Given the high prevalence of the polymorphisms analysed and the increasing literature reports showing an association between some of these with lipodystrophy and also the relative low cost and feasibility of gene testing it might be useful to determine the genetic predisposition of each single HIV-1-positive patient starting antiretroviral therapy; therefore it could be possible to design individual regimens for each patient in order to avoid the rapid emergence of side effects and take adequate measures to delay their appearance.
This study was partially funded by the Istituto Superiore di Sanità with grant numbers: 30F.22, 30G.64 and 30G.62. The authors would like to thank Ms Bianca Ghisi for editorial work and all the patients and physicians from ICoNA who participated in the study, in particular Dr. Dolores Repetto for selection of the patients.
ICONA PARTICIPATING PHYSICIANS AND CENTERS
Italy M. Montroni, G. Scalise, A. Costantini, A. Riva (Ancona); U. Tirelli, F. Martellotta (Aviano-PN); G. Pastore, N. Ladisa, (Bari); F. Suter, F. Maggiolo (Bergamo); F. Chiodo, V. Colangeli, C. Fiorini, (Bologna); G. Carosi, G. Cristini, C. Torti, C. Minardi, D. Bertelli (Brescia); T. Quirino, (Busto Arsizio); P.E. Manconi, P. Piano (Cagliari); E. Pizzigallo, M. D'Alessandro (Chieti); G. Carnevale, A. Zoncada (Cremona); F. Ghinelli, L. Sighinolfi (Ferrara); F. Leoncini, F. Mazzotta, M. Pozzi, S. Lo Caputo (Firenze); B. Grisorio, S. Ferrara (Foggia); G. Pagano, G. Cassola, A. Alessandrini, R. Piscopo (Genova); F. Soscia, L. Tacconi (Latina); A. Orani, P. Perini (Lecco); D. Tommasi, P. Congedo (Lecce); F. Chiodera, P. Castelli (Macerata); M. Moroni, A. Lazzarin, G. Rizzardini, L. Caggese, A. d'Arminio Monforte, A. Galli, S. Merli, C. Pastecchia, M.C. Moioli (Milano); R. Esposito, C. Mussini (Modena); A. Gori, S. Cagni (Monza), N. Abrescia, A. Chirianni, CM Izzo, M. De Marco, R. Viglietti, E. Manzillo (Napoli); C. Ferrari, P. Pizzaferri (Parma); G. Filice, R. Bruno, (Pavia); G. Magnani, M.A. Ursitti (Reggio Emilia); M. Arlotti, P. Ortolani (Rimini); R. Cauda, M. Andreoni, A. Antinori, G. Antonucci, P. Narciso, V. Tozzi, V. Vullo, A. De Luca, M. Zaccarelli, R. Acinapura, P. De Longis, M.P. Trotta, M. Lichtner, F. Carletti, (Roma); M.S. Mura, M. Mannazzu (Sassari); P. Caramello, G. Di Perri, G.C. Orofino, M. Sciandra (Torino); E. Raise, F. Ebo (Venezia); G. Pellizzer, D. Buonfrate (Vicenza).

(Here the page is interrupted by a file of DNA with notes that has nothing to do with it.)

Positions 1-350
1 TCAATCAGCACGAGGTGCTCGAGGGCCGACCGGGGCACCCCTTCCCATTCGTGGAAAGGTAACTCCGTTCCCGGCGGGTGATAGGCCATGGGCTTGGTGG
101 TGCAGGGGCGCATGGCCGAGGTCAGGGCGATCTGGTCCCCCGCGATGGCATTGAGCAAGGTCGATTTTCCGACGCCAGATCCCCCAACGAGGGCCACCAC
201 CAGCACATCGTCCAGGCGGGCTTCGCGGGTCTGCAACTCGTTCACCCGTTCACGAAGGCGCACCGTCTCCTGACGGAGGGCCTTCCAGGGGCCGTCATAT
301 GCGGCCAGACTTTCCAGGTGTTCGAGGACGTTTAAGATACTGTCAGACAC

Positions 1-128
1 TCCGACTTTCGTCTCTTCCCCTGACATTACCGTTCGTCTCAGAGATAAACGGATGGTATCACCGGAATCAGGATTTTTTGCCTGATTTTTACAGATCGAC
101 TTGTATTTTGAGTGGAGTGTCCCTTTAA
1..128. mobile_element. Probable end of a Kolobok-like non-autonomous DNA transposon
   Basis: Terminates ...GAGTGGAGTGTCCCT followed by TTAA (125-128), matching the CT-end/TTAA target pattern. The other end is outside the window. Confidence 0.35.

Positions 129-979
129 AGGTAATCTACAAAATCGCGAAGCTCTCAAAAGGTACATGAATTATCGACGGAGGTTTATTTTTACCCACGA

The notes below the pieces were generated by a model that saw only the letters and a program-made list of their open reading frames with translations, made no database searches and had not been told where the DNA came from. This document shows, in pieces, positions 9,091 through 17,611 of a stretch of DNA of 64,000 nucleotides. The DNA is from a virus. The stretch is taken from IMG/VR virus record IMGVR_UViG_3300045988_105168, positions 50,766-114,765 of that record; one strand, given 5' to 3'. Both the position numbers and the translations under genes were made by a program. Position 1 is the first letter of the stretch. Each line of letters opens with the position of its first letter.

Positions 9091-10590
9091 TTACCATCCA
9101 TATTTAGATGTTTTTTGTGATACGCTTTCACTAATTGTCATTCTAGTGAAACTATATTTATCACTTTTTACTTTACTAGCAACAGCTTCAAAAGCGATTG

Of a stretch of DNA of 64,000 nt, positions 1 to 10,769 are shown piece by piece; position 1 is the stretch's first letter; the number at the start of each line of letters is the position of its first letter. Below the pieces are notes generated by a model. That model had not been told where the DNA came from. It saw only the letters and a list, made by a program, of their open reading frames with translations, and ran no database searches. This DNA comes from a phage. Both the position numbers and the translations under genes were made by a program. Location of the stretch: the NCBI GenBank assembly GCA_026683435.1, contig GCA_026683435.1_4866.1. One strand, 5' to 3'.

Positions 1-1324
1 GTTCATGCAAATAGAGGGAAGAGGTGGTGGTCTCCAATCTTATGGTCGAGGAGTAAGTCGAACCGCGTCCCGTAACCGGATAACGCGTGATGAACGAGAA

B.Z.P. contributed to analysis of the PPARγ variant, the β2 and β3 adrenergic receptors polymorphisms and writing of the paper; A.R. to the ideation of the study, supervision of laboratory work in Milan and writing of the paper; M.N. to the analysis of Fas and FasL polymorphisms; P.C. to the statistical analysis; V.B. to the analysis of ApoC3 polymorphisms; A.C.L. to the statistical analysis; D.M. to the DNA extraction and quality control; F.M. to the collection of epidemiological and clinical data and of biological material (I.CoNA.); A.D'A.M. to the collection of epidemiological and clinical data and of biological material (Coordinator of I.CoNA.); C.M. to the collection of epidemiological and clinical data and of biological material (I.CoNA.); A.C. to the ideation of the study, supervision of laboratory work in Modena and M.G. to the writing of the paper, responsible of the laboratory in Milan.